Attorneys for former coal executive Don Blankenship want to delay his entry into prison this week.

In an emergency motion in the 4th U.S. Circuit Court of Appeals on Tuesday, Blankenship's attorneys wrote that he's slated to head to prison Thursday in California. But the court has not ruled on whether the former Massey Energy CEO should stay free until his larger appeal is decided.

Don Blankenship
Dave Mistich / West Virginia Public Broadcasting

Prosecutors are urging a federal appeals court not to allow former coal company executive Don Blankenship to remain free while the court considers an appeal.

The Charleston Gazette-Mail reports that government lawyers say allowing the ex-Massey Energy CEO to continue his $1 million bail would be contrary to federal law. They say the law allows appeals to delay jail sentences only in "exceptional circumstances." Blankenship is scheduled to report to prison May 12.

Blankenship
Ashton Marra / West Virginia Public Broadcasting

Prosecutors say former coal company executive Don Blankenship has to head to prison on May 12, pending an appeal.

Prosecutors mentioned the ex-Massey Energy CEO's date to surrender to federal custody in a 4th U.S. Circuit Court of Appeals filing on Wednesday.

Blankenship
Ashton Marra / West Virginia Public Broadcasting

A former coal company executive is asking an appeals court if he can remain free while appealing a case that dealt him a prison sentence.

Ex-Massey Energy CEO Don Blankenship on Tuesday asked the 4th U.S. Circuit Court of Appeals to let him remain free on $1 million bond, pending appeal. Otherwise, Blankenship's attorneys say he may serve much, or all, of his one-year sentence before a larger appellate decision is reached.

Don Blankenship
Chris Tilley / AP Photo

While he appeals a decision that served him a one-year prison sentence, former coal company executive Don Blankenship has paid his $250,000 fine.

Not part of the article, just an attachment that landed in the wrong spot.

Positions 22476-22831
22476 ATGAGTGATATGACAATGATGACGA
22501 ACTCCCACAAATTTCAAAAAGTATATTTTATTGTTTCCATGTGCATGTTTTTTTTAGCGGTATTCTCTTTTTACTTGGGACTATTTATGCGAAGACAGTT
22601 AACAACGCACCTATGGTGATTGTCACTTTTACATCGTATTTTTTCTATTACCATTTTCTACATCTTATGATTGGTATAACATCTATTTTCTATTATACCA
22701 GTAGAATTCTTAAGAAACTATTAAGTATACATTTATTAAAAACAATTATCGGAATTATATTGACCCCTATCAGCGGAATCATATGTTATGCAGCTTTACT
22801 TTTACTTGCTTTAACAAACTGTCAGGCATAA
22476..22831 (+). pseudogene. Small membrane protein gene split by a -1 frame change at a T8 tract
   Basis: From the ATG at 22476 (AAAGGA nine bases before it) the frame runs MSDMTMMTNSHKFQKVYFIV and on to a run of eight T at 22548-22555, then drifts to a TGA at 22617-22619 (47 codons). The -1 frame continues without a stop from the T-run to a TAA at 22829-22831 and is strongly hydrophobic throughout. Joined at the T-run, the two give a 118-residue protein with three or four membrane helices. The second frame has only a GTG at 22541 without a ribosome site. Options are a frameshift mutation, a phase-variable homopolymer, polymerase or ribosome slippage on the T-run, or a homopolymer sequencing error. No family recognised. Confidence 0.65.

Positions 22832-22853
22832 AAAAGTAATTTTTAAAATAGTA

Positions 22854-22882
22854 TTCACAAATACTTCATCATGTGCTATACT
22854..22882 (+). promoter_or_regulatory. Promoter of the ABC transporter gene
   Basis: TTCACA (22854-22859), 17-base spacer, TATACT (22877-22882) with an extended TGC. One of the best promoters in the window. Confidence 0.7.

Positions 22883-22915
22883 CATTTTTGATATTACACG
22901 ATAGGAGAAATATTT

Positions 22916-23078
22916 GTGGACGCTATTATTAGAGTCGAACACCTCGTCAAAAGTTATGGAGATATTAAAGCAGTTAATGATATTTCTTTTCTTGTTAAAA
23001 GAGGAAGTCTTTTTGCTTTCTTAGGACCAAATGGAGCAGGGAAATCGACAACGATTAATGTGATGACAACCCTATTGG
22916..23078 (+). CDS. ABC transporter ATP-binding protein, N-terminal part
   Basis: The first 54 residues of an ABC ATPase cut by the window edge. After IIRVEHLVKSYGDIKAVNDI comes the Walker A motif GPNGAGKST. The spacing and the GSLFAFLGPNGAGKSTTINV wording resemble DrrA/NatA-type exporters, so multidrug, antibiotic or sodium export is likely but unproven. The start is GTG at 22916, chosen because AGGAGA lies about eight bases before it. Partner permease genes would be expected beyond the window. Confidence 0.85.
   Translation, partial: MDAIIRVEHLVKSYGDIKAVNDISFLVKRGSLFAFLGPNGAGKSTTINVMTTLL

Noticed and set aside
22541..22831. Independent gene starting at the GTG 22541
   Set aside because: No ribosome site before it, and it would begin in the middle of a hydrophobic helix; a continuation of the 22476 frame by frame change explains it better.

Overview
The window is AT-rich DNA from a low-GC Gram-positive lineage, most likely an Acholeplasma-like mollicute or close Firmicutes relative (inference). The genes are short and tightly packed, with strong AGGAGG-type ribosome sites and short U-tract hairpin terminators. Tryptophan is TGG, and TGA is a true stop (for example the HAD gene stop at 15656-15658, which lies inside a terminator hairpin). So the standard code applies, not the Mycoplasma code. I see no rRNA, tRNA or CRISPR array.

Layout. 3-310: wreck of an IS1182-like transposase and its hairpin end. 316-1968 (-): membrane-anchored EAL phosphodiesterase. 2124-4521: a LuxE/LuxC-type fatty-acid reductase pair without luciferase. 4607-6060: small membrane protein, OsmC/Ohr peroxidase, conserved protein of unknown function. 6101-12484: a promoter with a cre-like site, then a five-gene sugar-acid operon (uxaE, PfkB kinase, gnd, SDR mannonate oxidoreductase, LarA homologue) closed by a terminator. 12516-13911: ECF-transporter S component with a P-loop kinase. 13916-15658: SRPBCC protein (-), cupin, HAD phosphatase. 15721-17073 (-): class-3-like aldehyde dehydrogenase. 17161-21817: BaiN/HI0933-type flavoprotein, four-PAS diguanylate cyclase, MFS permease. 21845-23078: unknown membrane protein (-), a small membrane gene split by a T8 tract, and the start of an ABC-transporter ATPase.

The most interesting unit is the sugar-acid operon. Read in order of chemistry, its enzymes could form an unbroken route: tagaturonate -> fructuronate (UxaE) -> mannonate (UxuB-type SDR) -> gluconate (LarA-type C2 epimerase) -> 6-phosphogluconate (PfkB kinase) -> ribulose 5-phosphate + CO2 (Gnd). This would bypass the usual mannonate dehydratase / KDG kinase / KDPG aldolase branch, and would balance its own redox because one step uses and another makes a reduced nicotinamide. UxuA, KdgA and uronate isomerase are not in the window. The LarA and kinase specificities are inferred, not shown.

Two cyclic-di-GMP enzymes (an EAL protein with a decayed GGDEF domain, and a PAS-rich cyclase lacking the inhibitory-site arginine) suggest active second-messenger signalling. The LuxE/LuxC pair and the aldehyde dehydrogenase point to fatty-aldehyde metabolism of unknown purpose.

According to a U.S. District Court filing, the wealthy ex-Massey Energy CEO paid the fine in Charleston on Friday, plus a $25 court fee.

Blankenship was sentenced Wednesday to the maximum prison time and fine for conspiring to willfully violate mine safety standards at Upper Big Branch Mine.

Blankenship
Ashton Marra / West Virginia Public Broadcasting

Former coal company chief Don Blankenship is appealing a case that resulted in a one-year prison sentence.

In U.S. District Court in Beckley on Thursday, the ex-Massey Energy CEO filed his notice of appeal to the U.S. 4th Circuit Court of Appeals.

Blankenship
Ashton Marra / West Virginia Public Broadcasting

Former Massey Energy CEO Don Blankenship received the maximum sentence for his misdemeanor charge of conspiring to violate federal mine safety laws. His sentence- one year in prison and a $250,000 fine- was the maximum that could be order by a federal judge.

In this episode of Blankenship on Trial, host Scott Finn discuss what it was like both inside and outside the courtroom Wednesday with Ashton Marra, West Virginia Public Broadcasting's Assistant News Director, and Mike Hissam, a former Assistant U.S. Attorney and partner at the Charleston law firm Bailey & Glasser.

Don Blankenship
Tyler Evert / AP Photo

Former Massey Energy CEO Don Blankenship has been sentenced to the maximum one year in prison and another year of supervised release for his role in a conspiracy at the company to skirt mine safety standards. Judge Irene Berger also imposed a maximum $250,000 fine, which is due immediately.

Blankenship was convicted in December of conspiring to willfully violate federal mine safety laws--a misdemeanor. The charge stemmed from an investigation into the April 5, 2010 explosion at the Upper Big Branch Mine near Montcoal that killed 29 men.

Don Blankenship
Dave Mistich / West Virginia Public Broadcasting

A judge has ruled that an ex-energy company CEO does not have to pay $28 million in restitution related to a mine explosion in 2010 that killed 29 men.

In her order issued Monday, Judge Irene Berger said ex-Massey Energy CEO Don Blankenship doesn't have to pay Alpha Natural Resources for legal fees paid for former Massey employees, cooperation with investigators and fines.